0 Items £0.00


Colposcopy FAQs

On this page, we answer some common questions about colposcopy. 

Colposcopy appointments

Your colposcopy examination, and any treatment given to you during the appointment, is done by a ‘colposcopist’. They sometimes have different titles because of their background, but they have all done the same colposcopy training:

  • A colposcopist — they are medical doctors
  • A nurse colposcopist or colposcopy nurse specialist — they are registered nurses.

You may also meet a nurse (sometimes called a colposcopy nurse). They assist during your colposcopy appointment. They don’t do the examination or treatment.

Read about what happens at colposcopy >

You may want to bring a friend, partner or relative to make you feel comfortable. Contact the hospital or clinic when you get your appointment and they will let you know if this is possible.

If you want to talk through anything or understand your options, we’re here to support you too.

Read about what happens at colposcopy >

Read about our support services >

It’s advised that you still go to colposcopy if you’re pregnant. If you’re invited to colposcopy, it’s best to tell your colposcopist you’re pregnant, just in case they don’t know.

You might be told at colposcopy that you have changed cells. Whether they need to be monitored or treated will depend on how many weeks pregnant you are and how much your cells have changed.

Read about what happens at colposcopy >

Some hospitals and clinics may advise not to have penetrative vaginal sex, or use vaginal medications, creams, lubricants, tampons or menstrual cups for 48 hours before your appointment. If you’re unsure about what you can or can’t do before colposcopy, it’s best to contact the hospital or clinic.

Read about colposcopy >

A punch biopsy is when a sample of cervical tissue is taken during colposcopy. It’s often just called a ‘biopsy’. The sample is smaller than a grain of rice. It’s sent to a laboratory to see:

  • whether there are cell changes
  • what type of cell changes there are (if they are found)
  • how advanced any cell changes are.

Your colposcopist will usually take more than one biopsy. This is to make sure the results are as accurate as possible. Some people may find a biopsy uncomfortable. But it shouldn’t be painful. Remember, you’re in control and if it hurts you can ask your colposcopist to stop.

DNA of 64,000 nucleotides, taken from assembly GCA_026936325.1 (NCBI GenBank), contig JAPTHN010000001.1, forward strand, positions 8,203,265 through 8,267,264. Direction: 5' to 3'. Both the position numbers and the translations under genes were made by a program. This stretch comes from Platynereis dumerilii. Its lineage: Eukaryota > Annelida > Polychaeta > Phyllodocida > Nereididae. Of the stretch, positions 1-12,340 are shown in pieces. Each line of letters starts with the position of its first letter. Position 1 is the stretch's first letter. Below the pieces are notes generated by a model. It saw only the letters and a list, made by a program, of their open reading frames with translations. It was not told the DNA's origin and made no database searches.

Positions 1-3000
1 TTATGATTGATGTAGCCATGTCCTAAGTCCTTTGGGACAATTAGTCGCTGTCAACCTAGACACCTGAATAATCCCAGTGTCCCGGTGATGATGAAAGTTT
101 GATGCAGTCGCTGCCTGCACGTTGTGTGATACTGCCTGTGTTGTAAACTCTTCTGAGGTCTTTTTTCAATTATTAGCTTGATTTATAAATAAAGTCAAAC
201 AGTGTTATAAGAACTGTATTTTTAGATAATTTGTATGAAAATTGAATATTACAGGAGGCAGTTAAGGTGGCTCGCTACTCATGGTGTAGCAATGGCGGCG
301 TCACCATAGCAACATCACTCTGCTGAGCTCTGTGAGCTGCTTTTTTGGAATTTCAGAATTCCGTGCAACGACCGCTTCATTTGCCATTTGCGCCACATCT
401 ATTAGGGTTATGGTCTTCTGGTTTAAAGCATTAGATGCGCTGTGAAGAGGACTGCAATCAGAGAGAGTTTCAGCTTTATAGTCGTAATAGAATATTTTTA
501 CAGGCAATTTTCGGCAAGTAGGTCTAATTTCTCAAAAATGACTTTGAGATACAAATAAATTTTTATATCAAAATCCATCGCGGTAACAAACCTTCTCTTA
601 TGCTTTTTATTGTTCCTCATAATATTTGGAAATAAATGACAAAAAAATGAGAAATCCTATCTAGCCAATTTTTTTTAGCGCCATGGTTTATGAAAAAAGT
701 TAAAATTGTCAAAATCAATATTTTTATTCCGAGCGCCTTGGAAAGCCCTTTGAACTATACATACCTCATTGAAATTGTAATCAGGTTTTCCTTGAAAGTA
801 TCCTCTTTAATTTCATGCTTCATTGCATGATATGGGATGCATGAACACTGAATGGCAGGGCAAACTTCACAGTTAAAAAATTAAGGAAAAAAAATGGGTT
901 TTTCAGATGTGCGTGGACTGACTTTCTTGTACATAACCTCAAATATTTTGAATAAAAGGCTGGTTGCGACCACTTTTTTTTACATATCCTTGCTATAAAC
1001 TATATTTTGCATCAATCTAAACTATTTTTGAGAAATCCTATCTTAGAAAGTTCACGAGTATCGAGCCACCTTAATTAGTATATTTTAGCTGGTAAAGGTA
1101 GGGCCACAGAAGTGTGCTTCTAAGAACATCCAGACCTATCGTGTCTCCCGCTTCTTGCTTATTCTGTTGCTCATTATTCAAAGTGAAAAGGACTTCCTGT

If you’re nervous about having a biopsy, it’s sometimes possible to have the area numbed (local anaesthetic). You may also be able to have a biopsy when you’re asleep (general anaesthetic). If this would make you feel more comfortable, it’s best to contact your hospital or clinic before your appointment. They will talk through the options with you.

Read about what happens at colposcopy >

During colposcopy, your colposcopist will try to give you as much information as they can. But usually, the results of a biopsy are needed before you can get your full results.

Most people who go to colposcopy don’t have cervical cancer. If you have any questions or worries, there is time before and after your examination to talk these through with your colposcopist.

Read about what happens at colposcopy >

Read about colposcopy results >

We’re also here for you, no matter how you’re feeling. You can call our free Helpline on 0808 802 800 take this link to see our opening hours.

It’s important to remember that you wouldn’t have been invited to colposcopy unless healthcare professionals thought it was needed. But it’s entirely your choice to attend your appointment, just like cervical screening.

We understand that you might be worried about colposcopy. It may be helpful to remember that you’re in control at all times during your appointment. We also have some tips that, although written for cervical screening, could be helpful for colposcopy too.

Read about what happens at colposcopy >

Read our cervical screening tips >

If you’re worried or have any questions, you can speak with your GP or the hospital or clinic you’ve been referred to. You can also talk to us — we’re here for you, both over the phone and online.

Read about our support services >

Not everyone invited to colposcopy will need treatment. If you do, it might be possible for it be done on the same day as your first colposcopy. You may be invited for treatment at another appointment on a different day. This decision will be made by you and your colposcopist. Any treatment will be explained to you before and only done if you agree to have it.

If treatment is offered to you on the same day as your first colposcopy, it’s okay to ask for time to think and to ask for the treatment to be given at another appointment.

Read about what happens at colposcopy >

Read about treating cervical cell changes >

After colposcopy

Afterwards, you may have:

  • cramps, like period pains
  • light bleeding (spotting)
  • discharge (a liquid that comes out of your body) from your vagina that is brown or has blood in it.